Before we opened up for business I would have advised you to ask how much exercise the dogs would get each day.  I would have assumed that if the dogs got enough exercise, they would be tired, and that a tired dog in a boarding kennel would be a happy dog.  After doing this for a few years now I would instead advise you to ask what kinds of things the kennel does to minimize stress for the dogs who stay with them.  The answer is probably pretty complicated, and good exercise may or may not be part of the answer depending on the dog.  A young active dog will benefit from a couple of good sessions of exercise but an older dog might really enjoy sitting on my lap while I answer e-mail.  Keeping stress to a minimum is important and being sure the caregivers have the knowledge to adapt to the needs of different dogs is important.

Ask what a typical day looks like for a dog in boarding.  What time is the first and last chance to go outside to potty?  How many time a day does the dog get out?  Do they get to spend any time outside of their kennel run?

Be sure the kennel is clean.  Clean helps keep the germs away.  It really shouldn’t smell like urine or feces, and if it does, ask about it. Maybe someone had an accident recently.  Kennels should NOT be cleaned with a high pressure washer as that causes germs to become airborne.  It’s okay for kennels to be spayed down with a hose, just not a high pressure washer.  We scrub our kennels down by hand.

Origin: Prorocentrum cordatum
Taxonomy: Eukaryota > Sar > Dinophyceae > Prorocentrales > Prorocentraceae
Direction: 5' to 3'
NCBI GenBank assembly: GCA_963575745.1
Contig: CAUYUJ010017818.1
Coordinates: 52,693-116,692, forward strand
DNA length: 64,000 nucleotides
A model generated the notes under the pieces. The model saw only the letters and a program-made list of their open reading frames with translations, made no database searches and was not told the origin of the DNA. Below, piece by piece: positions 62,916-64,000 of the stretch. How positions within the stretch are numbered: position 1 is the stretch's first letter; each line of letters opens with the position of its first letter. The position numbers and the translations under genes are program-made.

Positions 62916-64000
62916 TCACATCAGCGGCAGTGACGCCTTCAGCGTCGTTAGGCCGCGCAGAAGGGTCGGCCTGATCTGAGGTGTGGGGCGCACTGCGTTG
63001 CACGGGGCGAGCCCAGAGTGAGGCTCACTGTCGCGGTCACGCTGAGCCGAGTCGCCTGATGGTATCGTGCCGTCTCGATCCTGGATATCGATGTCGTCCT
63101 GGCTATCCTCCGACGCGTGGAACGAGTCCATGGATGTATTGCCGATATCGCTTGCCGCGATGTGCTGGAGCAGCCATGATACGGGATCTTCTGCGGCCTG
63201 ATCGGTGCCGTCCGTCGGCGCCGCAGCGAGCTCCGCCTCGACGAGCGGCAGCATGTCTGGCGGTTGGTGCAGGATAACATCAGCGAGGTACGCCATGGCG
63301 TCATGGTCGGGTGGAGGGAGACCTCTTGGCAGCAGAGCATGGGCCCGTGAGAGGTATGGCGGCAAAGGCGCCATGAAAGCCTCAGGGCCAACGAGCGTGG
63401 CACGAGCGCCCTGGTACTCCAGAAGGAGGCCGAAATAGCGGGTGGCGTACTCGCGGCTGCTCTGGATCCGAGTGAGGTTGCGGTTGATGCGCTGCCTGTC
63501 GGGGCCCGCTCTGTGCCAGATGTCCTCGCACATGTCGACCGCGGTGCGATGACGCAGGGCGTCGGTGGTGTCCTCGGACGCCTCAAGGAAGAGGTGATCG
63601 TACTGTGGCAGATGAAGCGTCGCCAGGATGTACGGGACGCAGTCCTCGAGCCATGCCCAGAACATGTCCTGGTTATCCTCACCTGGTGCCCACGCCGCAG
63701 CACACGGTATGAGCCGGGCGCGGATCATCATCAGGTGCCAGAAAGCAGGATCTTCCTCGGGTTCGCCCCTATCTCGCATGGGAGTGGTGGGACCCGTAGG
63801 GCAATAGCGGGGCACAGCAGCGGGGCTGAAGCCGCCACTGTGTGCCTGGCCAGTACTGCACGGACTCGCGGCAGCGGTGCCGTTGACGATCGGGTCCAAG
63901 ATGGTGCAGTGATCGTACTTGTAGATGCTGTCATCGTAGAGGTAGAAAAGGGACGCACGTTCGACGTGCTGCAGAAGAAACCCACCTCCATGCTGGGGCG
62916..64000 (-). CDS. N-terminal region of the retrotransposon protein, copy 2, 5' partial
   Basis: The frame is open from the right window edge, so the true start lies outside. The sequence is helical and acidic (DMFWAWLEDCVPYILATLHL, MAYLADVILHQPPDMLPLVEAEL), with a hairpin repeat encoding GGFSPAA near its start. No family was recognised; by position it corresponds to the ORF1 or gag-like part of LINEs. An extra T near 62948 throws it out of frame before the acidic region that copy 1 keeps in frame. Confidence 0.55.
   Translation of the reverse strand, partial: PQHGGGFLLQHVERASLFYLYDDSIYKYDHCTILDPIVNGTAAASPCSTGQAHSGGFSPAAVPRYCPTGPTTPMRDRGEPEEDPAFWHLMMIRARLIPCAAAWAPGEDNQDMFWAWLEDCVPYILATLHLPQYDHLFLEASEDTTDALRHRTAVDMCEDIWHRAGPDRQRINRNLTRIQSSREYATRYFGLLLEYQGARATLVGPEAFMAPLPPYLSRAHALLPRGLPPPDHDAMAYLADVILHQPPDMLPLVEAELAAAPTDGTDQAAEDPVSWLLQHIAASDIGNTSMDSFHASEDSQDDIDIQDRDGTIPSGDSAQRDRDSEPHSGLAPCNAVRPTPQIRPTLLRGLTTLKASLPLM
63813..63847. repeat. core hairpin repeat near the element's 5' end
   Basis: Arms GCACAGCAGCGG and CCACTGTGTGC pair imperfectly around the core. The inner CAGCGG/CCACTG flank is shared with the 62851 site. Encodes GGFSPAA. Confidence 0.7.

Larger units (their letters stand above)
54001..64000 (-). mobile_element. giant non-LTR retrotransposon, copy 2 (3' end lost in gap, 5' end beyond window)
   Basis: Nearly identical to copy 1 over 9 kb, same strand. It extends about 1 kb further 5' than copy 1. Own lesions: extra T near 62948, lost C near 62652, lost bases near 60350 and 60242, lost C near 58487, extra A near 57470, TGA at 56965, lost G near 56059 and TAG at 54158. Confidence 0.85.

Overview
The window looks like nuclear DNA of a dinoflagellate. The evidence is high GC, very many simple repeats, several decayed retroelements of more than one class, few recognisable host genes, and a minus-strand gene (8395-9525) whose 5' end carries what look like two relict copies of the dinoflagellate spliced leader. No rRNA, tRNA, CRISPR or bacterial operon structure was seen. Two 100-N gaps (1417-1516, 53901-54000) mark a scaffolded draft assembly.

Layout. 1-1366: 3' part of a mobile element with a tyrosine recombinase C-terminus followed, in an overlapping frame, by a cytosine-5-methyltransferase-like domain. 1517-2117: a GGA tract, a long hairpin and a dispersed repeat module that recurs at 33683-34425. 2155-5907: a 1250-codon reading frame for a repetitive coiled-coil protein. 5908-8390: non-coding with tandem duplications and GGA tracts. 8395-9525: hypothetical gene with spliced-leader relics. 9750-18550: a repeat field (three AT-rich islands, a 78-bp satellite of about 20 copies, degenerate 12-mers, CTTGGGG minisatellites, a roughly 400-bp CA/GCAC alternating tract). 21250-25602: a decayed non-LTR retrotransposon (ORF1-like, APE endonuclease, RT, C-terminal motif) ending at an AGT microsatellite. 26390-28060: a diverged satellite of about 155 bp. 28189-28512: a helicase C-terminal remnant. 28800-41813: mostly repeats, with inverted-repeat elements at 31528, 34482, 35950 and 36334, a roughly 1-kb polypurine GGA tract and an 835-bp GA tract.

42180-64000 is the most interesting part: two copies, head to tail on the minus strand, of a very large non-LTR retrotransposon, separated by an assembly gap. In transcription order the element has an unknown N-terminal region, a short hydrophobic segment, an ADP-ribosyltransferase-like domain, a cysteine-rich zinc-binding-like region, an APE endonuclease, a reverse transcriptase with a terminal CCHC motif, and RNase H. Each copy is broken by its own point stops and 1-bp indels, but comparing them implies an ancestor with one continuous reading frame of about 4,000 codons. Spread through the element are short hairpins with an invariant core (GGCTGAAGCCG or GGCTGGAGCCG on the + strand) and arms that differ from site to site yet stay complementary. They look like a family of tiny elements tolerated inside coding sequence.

Does the kennel require vaccinations? Do they check to be sure that all dogs staying with them are up to date? Which vaccinations are required?  Most kennels are going to be real sticklers about this and require annual vaccinations with no exceptions.  I don’t think that pet owners should be railroaded into having to vaccinate their pets.  We require vaccinations but we are happy to make exceptions on a case by case basis.  Some dogs have had bad reactions to vaccinations and so vaccinating them puts their health at risk. Just have your veterinarian write us a letter explaining the situation.  There is some pretty good evidence that some vaccinations are good for much longer than the recommended 1 year.  Some owners will have a blood test done to check for titers (immunity) for diseases that we vaccinate for and will make vaccination decisions based on titer results.  Even if a dog staying with us has a good reason to not be vaccinated, we still require regular veterinary care to show that the dog is healthy, or is being properly cared for if they have some kind of health issue.  Good air exchange, proper cleaning techniques, and keeping stress levels down can help lessen the chance of diseases being spread in a kennel environment.